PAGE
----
The UK’s second-hand automotive market could well serve as a case study on topsy-turvy markets that have seemingly become the norm amid all the global uncertainty, with prices of second-hand cars now in many cases exceeding those of new ones.
Supply chain bottlenecks and a sharp rise in fuel prices distorted the market fundamentals behind the highly unusual state of the second-hand car market. It is contributing to inflationary pressures and market malfunction, but it is also something that could be mitigated if not fixed with a rethink of the actual marketplace.
In the year to February, used car prices rose 32%, according to Auto Trader UK, with more than one in five (21%) of the nearly new cars currently available (those aged up to 12 months) more expensive than their brand-new equivalents. No less remarkable was that an average of 17,045 vehicles in forecourts were repriced every day in February, with 2,424 retailers saying they made daily price adjustments.
The price rises inversely correspondent with the drop in sales due to a shortage of supply. Car manufacturing in the UK totalled 68,790 in January, down 42% from January 2020, just before the pandemic hit. Registrations in January were 115,087, down 23% from a couple of years earlier. February posted a 26% drop since February 2020 to 58,994 vehicles.
It is an extraordinary situation driven by a big shortage of new and nearly new cars, caused by supply chain bottlenecks and a global shortage of semiconductors. Car buyers unable or unwilling to wait for a brand-new car to become available are a factor, too.
Alternative fuel vehicle sales exceed petrol-fuelled cars in December
Interestingly, the surge in demand for electric vehicles (EVs) and alternative fuel vehicles (AFVs) far exceeds that for conventional combustion engine cars. For the first time, in December, monthly sales of AFVs exceeded that of regular petrol-fuelled cars by over 2,600 cars, with sales of 44,732.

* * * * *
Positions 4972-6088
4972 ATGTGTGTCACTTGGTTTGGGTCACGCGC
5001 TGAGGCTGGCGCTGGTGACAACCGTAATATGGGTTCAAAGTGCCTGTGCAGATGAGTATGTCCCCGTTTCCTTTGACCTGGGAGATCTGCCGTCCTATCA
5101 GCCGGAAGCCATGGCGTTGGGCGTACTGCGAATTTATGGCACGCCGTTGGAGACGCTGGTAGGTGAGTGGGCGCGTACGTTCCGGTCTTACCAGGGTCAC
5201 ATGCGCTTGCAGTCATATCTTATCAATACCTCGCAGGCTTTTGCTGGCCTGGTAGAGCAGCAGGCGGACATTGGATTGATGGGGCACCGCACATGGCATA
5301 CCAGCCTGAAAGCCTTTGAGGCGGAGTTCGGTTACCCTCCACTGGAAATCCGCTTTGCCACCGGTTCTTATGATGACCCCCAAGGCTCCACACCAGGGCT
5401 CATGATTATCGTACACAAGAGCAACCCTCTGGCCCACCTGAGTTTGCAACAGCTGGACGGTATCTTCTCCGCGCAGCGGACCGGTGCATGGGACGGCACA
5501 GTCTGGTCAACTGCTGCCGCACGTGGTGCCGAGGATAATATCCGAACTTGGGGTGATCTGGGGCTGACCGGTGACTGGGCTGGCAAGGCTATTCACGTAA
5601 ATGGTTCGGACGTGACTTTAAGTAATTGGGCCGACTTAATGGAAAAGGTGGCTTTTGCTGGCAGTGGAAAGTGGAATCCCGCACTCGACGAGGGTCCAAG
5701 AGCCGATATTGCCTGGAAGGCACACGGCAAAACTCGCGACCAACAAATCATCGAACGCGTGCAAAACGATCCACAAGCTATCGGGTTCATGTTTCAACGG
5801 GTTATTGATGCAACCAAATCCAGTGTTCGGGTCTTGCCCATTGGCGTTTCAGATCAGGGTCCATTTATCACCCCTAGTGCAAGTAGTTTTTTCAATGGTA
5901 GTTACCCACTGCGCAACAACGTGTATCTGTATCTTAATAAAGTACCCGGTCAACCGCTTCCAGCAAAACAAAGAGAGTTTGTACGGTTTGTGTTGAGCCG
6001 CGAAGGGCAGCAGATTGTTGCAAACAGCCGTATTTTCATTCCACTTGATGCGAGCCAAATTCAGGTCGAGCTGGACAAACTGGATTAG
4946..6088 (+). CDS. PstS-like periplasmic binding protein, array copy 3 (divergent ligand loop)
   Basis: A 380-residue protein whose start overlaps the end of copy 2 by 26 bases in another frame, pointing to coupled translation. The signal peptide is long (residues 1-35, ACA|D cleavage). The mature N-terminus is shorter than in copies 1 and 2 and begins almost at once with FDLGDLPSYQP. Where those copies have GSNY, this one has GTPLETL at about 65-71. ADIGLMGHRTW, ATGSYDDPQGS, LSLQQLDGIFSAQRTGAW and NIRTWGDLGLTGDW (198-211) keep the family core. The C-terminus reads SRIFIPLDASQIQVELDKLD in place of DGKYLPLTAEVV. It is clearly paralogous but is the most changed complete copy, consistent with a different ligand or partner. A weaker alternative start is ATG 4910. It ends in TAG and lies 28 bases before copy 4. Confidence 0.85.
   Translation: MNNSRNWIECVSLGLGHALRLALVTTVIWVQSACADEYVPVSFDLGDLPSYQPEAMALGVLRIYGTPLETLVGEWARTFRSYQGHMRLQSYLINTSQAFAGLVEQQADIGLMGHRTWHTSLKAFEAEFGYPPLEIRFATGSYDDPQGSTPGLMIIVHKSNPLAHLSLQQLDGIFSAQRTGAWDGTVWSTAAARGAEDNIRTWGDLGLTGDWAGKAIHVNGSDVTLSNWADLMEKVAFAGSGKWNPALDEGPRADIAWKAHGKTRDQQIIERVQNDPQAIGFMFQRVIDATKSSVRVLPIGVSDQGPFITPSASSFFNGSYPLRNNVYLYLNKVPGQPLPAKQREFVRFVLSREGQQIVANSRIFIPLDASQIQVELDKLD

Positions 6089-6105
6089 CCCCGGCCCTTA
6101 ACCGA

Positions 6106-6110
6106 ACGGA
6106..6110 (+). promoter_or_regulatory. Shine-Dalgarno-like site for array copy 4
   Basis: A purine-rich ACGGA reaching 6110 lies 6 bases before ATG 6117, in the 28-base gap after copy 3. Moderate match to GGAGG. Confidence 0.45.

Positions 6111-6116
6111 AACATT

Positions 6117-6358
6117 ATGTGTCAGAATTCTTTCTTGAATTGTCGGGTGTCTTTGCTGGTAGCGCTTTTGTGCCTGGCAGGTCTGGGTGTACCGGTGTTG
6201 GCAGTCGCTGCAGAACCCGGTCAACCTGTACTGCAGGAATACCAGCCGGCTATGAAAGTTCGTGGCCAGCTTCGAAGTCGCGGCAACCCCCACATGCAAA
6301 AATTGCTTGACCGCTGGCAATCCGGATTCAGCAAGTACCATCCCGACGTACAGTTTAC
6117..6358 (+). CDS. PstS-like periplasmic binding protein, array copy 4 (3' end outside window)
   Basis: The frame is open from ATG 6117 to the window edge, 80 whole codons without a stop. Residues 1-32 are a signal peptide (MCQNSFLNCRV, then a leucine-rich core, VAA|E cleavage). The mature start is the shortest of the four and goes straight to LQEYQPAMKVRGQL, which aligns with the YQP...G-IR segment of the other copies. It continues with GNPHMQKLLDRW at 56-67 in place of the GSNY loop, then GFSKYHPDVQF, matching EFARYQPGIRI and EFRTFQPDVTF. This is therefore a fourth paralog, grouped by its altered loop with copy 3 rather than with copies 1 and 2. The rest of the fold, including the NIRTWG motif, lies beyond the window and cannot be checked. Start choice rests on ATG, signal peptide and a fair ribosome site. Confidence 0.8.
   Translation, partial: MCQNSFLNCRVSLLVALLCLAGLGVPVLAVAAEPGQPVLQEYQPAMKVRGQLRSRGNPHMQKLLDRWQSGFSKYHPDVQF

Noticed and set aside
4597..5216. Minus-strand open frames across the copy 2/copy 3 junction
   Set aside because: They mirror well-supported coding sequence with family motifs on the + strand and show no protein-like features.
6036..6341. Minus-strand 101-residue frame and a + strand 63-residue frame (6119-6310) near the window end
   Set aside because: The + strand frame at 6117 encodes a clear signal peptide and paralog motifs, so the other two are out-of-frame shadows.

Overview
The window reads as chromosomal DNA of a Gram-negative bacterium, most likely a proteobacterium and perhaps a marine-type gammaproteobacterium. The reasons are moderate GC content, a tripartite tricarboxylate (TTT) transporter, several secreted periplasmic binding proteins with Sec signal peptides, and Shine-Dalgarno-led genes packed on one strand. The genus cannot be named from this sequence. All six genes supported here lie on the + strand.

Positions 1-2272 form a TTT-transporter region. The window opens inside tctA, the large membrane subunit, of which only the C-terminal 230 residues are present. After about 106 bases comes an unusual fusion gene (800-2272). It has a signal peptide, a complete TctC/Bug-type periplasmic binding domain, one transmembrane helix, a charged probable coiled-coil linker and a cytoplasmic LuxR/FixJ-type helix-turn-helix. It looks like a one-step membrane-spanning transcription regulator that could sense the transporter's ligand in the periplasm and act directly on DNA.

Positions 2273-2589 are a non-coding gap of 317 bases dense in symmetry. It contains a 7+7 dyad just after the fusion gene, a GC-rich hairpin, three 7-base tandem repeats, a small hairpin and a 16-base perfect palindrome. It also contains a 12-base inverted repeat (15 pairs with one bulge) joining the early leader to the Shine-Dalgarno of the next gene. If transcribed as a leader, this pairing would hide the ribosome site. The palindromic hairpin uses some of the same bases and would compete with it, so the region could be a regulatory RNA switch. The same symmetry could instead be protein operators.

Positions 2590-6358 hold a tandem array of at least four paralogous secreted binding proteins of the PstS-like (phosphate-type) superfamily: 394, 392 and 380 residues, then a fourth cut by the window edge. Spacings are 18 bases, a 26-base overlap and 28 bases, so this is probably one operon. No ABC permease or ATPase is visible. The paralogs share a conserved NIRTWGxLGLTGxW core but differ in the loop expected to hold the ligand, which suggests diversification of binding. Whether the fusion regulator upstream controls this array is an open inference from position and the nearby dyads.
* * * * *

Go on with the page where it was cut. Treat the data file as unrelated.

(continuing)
The growth of ultra-low emissions zones in cities around the country, along with the clock ticking down towards 2030, when new diesel- and petrol-fuelled cars will no longer be permitted for sale in the UK, has spurred purchases. Interest in EVs will have risen following the recent spike in petrol prices.
Yet the disjointed market dynamic means that no matter what type of car is sought, motorists have struggled to source vehicles in a cost-efficient way. Take a closer look and it is apparent that change is afoot that will benefit distributors, sellers and consumers. The current market pressures are bringing about transformation towards new digital tools for selling vehicles.
Online B2B marketplaces are driving the evolution of the second-hand car market, allowing for greater competition, liquidity, wider distribution networks and easier price discovery, alongside data-driven insights that benefit buyers, sellers and marketplace owners alike.
For those in the EV space, online marketplaces offer transparency, information and elements of price discovery not readily available before. Given the surging prices of raw materials for EV batteries, a better understanding of options available, along with prices and availability, could make a noticeable difference to the cost of car. By extension it can help more transactions to complete.
Digital B2B marketplaces can help address EV and AFV market imbalances
The more sophisticated online marketplaces help mitigate the effect of shortages and market disruption. For example, NovaFori has developed an auction platform for the B2B used car sales market, allowing sellers to remain competitive across various countries and enabling 24/7 trading for thousands of concurrent bidders.
The online marketplace extend to include access to an integrated inventory of thousands of vehicles, meaning professional buyers can browse and purchase vehicles.
The platform uses data science to implement recommendations based on historical buyer behaviour patterns. Recommendations can also be refined based on substitutions and bids won, resulting in a superior customer experience.
Trade volumes are higher, there is greater liquidity, and both the marketplace and sellers on the platform can generate more revenue. Professional traders can bid on a wide variety of cars in multiple languages across multiple regions in Europe. As a result of the combination of auction mechanisms and cross-border trade, marketplaces can deliver demonstrably higher prices.
As demand for AFVs and EVs grows against a backdrop of a scarcity of supply and long waiting lists, digital platforms can play an invaluable role. Additionally, recommendation engines can most efficiently satisfy latent demand.
These are not just powerful tools for buyers and sellers, but they help marketplace owners sharpen sales channels to foster marketplace optimisation. With such valuable user-based activity data captured, it is possible for marketplace owners to maintain relationships with buyers and re-engage them in the future to grow the marketplace.
While there are no overnight fixes to the current market distortions, digital B2B marketplaces do offer a means to bring transparency, liquidity and efficiency to the second-hand automotive market in which the pressure of high demand for EVs and AFVs will remain a factor for the foreseeable future.
Author: Phil Bird, Executive Director, NovaFori